Volume 1, Number 4
Callippe Preserve is More Than a Golf Course
By Tina Hansen
Ranking high on the list of reasons why living in Pleasanton is ideal is the fact that people can be outdoors all year round. Playing a round of golf does not have to wait until the spring thaw and walking a beautiful trail and appreciating wildlife can be enjoyed almost any day.
Callippe Preserve Golf Course is the perfect location to do both activities. Not only is it an outstanding 18-hole, par 72 golf course, it is also a “Certified Audubon Cooperative Sanctuary.” The designation is bestowed by Audubon International to golf courses that meet strict guidelines and demonstrate a high caliber of environmental dedication in areas such as environmental planning, wildlife and habitat management, outreach and education, chemical use reduction and safety, water conservation, and water quality management.
Callippe Preserve Golf Course first achieved the designation as a “Certified Audubon Cooperative Sanctuary” in 2006 and received recertification in January. The Audubon Cooperative Sanctuary Program for Golf is an award-winning education and certification program that helps golf courses protect the environment and preserve the natural heritage of the game of golf. The programs’ mission is to protect and enrich the natural areas and wildlife habitats that golf courses provide, as well as to improve efficiency, and minimize potentially harmful impacts of golf course operations.
Callippe Preserve Golf course, which opened in 2005, was carefully and thoughtfully designed to not only enhance its natural surroundings, but to allow wildlife to become established and flourish. They take great pride in being a leader in environmental stewardship. Wildlife habitat preservation, as well as resource conservation and integrated pest management are all key concepts in Callippe's environmental management philosophy. The golf course has specific, environmentally sensitive areas where golfers and golf carts are not allowed.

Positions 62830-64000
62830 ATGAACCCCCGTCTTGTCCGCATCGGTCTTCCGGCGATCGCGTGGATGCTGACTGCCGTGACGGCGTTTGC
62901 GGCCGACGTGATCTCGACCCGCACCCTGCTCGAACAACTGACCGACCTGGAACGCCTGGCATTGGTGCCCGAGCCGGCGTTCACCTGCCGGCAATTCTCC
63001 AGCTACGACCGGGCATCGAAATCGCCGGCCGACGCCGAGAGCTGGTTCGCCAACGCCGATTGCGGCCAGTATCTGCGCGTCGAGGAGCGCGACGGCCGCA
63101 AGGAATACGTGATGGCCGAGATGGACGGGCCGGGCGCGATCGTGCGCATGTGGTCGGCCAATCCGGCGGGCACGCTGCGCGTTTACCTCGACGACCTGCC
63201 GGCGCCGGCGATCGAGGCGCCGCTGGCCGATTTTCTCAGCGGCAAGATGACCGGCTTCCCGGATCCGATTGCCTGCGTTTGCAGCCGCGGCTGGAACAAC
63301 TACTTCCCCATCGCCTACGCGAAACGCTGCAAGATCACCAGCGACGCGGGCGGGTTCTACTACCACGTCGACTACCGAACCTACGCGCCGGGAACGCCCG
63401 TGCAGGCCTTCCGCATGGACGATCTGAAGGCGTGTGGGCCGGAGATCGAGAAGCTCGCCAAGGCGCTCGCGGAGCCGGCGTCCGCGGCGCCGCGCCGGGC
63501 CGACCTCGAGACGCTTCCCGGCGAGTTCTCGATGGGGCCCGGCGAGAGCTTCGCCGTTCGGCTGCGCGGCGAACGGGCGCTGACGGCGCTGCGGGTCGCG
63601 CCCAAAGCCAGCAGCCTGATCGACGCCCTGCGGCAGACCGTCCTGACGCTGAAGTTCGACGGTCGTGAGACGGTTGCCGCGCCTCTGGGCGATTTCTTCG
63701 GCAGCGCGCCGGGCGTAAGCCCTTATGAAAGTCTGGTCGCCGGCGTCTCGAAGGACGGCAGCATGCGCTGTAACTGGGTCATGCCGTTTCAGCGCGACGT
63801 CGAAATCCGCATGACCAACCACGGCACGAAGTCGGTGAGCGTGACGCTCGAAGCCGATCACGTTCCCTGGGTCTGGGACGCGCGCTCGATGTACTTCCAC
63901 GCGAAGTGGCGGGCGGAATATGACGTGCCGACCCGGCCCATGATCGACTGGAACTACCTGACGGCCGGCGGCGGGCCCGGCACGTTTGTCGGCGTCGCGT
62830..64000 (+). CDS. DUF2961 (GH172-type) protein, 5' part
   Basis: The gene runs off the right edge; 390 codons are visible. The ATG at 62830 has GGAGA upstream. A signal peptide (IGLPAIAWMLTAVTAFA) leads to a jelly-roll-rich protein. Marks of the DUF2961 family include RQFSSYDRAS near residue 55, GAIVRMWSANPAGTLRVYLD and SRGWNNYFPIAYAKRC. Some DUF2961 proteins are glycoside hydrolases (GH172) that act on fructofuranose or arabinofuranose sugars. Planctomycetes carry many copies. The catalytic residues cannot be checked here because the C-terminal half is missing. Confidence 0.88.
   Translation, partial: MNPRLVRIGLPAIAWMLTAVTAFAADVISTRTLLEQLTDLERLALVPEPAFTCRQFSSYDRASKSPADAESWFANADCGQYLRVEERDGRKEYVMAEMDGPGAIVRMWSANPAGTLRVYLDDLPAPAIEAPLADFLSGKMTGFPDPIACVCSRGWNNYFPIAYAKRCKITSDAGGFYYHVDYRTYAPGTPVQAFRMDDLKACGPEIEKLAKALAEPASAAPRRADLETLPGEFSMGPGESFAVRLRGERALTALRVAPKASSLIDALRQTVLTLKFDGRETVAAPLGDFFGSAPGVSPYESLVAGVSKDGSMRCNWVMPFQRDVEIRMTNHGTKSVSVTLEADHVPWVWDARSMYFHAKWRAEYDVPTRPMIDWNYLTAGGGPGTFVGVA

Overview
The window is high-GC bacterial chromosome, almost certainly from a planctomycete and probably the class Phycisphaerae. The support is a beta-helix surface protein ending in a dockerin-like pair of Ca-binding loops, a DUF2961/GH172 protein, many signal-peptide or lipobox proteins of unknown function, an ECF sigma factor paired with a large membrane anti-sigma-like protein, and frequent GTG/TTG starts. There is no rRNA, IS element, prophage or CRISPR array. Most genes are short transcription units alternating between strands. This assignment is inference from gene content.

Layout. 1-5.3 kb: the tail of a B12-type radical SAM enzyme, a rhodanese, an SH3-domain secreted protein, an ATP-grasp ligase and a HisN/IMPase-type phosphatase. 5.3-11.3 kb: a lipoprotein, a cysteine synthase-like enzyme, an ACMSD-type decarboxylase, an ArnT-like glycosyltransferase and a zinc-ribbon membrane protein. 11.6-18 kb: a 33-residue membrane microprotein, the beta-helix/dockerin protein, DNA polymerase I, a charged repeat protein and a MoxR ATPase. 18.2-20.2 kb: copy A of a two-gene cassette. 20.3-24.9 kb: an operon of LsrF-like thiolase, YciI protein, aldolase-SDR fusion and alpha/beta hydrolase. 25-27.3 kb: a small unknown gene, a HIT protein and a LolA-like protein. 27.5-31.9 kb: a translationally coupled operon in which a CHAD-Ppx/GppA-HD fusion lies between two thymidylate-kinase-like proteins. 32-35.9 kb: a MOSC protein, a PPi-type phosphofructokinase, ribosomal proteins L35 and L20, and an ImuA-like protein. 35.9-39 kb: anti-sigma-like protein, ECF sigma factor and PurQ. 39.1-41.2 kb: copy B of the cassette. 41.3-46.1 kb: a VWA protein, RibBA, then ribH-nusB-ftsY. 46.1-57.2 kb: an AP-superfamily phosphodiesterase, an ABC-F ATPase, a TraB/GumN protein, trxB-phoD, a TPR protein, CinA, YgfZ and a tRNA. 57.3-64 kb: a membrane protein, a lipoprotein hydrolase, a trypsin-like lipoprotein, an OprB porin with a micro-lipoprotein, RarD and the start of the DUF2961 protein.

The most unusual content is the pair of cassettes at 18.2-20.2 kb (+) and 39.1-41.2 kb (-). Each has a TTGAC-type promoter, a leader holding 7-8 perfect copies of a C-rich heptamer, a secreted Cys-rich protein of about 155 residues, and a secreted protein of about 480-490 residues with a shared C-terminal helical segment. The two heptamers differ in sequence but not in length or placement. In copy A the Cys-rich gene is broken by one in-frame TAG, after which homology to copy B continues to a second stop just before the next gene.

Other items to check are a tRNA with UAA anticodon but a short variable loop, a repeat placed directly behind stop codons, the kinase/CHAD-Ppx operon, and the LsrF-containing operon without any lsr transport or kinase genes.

“Being certified as an Audubon Cooperative Sanctuary is a genuine honor since we are only one of 68 courses in California to hold this honor. We are very proud to be recognized not only as a great place to play a round of golf but also as a great place to get out and enjoy nature and wildlife, such as the red-tailed hawk, which can be seen here at Callippe,” said Eric Thompson, Callippe Preserve’s General Manager.
On and around the golf course there are areas designated as a permanent natural habitat or preserve. Within the golf course, there are 17 acres for plants with over 3,000 native plants, including 17 plants that are native to the bay area. There are several sensitive species in the habitat, including the California Tiger Salamander, the California Red-Legged Frog, as well as the Callippe Silverspot Butterfly which is the project namesake.
Surrounding the core 145 acres of this upscale course are 280 acres of land preserved as permanent open space which also features three miles of hiking and equestrian trails. The property offers The Callippe Preserve Hiking Trail which surrounds the golf course and some of the home sites.
The marriage between golf and the Audubon Society began in 1930 when the National Association of Audubon Societies published a “Golf Clubs as Bird Sanctuaries” book to assist clubs in “attracting and holding desirable wild birds.” It seemed obvious that golf courses can be havens for all sorts of interesting wildlife. Slowly, the concept of naturalistic courses began growing in popularity, and more recently the golfing community became more responsive to aesthetic and environmental concerns.
With the involvement of ecologists, this burgeoning interest in natural habitats on golf courses may significantly increase the amount of wildlife habitat, and Callippe Preserve Golf course is leading the way.
For more information about Callippe Preserve Golf course, visit their website at www.playcallippe.com.